The idea to embody the foggy waves of the famous Thames on the canvas, from which the outlines of the Gothic architectural complex of the Parliament will protrude, came to Monet in 1900. Two circumstances converged here – an acquaintance with Turner’s work and a long-standing love of the master for the English capital, and especially for the foggy Thames. “The Parliament in London” is the clearest example of the main principle of Monet’s painting – he does not recognize the objective reality, rejects the invariability of any qualities of objects, but claims that the color and shape of the depicted ISITO only momentary illumination.
Description of the picture:
Parliament Building in London – Claude Monet. 1900-1904 Oil on Canvas 92×215; 82 cmIn May, one thousand nine hundred and four years, the presentation of thirty-seven paintings by Claude Monet entitled “Views of the Thames in London” took place in the gallery of Duran-Ruel. Three series of works were presented in the gallery, one of which went down in the history of world art, like “London, Parliament”.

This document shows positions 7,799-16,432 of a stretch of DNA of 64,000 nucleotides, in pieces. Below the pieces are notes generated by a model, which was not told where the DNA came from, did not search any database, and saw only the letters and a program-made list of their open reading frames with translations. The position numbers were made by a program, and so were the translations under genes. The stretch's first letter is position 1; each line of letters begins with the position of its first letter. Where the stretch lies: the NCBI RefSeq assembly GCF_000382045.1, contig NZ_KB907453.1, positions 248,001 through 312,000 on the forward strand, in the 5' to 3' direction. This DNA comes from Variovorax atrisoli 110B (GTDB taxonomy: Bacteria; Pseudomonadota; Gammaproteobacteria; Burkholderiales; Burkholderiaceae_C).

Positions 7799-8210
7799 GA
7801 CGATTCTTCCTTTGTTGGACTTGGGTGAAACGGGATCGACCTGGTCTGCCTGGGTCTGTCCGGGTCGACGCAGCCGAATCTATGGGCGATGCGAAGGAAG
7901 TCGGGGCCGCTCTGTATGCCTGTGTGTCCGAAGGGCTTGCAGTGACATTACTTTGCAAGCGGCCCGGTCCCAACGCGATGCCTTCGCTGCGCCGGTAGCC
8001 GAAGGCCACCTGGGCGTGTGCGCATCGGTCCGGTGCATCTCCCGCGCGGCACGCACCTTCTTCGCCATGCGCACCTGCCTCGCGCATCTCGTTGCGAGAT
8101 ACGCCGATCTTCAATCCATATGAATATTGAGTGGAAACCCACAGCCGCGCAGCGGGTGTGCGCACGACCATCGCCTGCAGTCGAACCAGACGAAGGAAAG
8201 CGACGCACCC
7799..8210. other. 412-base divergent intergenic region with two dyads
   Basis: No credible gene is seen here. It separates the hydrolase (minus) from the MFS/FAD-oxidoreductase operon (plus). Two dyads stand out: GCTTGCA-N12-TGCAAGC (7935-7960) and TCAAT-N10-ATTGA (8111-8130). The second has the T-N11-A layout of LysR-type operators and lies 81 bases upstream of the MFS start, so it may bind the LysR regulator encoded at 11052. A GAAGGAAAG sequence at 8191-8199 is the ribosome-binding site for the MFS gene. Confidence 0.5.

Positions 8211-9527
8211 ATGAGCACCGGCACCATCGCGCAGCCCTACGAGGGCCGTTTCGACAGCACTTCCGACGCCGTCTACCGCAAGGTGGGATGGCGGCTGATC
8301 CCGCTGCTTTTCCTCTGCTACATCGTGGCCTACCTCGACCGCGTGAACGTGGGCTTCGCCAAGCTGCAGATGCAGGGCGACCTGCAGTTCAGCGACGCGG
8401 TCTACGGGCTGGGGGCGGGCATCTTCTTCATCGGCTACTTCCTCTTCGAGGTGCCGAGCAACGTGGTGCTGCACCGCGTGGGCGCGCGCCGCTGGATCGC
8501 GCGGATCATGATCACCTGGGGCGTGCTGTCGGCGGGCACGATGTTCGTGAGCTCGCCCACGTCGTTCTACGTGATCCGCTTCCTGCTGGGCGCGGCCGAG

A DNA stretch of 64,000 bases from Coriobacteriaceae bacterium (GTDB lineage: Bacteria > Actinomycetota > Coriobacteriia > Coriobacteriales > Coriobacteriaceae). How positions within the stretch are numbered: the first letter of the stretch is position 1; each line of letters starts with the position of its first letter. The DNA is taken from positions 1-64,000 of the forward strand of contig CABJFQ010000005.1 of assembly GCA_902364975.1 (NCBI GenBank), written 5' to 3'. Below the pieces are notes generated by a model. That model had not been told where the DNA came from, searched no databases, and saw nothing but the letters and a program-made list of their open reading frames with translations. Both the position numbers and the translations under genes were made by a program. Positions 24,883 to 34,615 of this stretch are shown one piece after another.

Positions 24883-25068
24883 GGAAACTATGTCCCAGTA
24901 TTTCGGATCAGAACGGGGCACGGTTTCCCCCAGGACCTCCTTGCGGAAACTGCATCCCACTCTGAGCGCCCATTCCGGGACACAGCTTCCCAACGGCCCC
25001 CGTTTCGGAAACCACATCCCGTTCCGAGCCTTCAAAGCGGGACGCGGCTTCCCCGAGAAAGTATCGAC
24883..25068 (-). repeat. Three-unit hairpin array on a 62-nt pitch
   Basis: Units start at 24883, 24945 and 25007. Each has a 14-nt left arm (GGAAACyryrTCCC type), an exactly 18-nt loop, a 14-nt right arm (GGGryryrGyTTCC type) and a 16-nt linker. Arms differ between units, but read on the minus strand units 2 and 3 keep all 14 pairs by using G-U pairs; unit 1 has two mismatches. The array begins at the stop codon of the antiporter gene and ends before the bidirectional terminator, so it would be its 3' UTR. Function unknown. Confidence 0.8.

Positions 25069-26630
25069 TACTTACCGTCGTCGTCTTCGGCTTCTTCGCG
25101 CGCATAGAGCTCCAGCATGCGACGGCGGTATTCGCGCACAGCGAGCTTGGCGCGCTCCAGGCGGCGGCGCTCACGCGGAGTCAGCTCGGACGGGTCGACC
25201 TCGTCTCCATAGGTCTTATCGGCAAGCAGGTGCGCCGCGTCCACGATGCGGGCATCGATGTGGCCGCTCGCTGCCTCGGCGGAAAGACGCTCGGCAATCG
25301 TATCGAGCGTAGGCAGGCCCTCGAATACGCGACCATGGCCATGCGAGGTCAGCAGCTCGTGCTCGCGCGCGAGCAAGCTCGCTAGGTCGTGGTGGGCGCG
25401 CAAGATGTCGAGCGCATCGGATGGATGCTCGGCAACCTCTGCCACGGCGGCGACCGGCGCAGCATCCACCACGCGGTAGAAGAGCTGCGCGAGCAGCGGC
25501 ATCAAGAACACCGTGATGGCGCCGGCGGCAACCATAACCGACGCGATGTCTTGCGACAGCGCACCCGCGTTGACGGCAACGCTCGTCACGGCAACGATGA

Through the dense fog, illuminated by the last flashes of the setting sun, the outlines of one of the most recognizable buildings in London emerge. The spiers of Westminster Tower pierce the sky with sharp needles. The sun illuminates the turbulent shallow waves of the river, staining the water surface in golden tones. Only the magnificent Monet could notice this magnificent, but fleeting beauty, make time stop, to tell everyone else about it.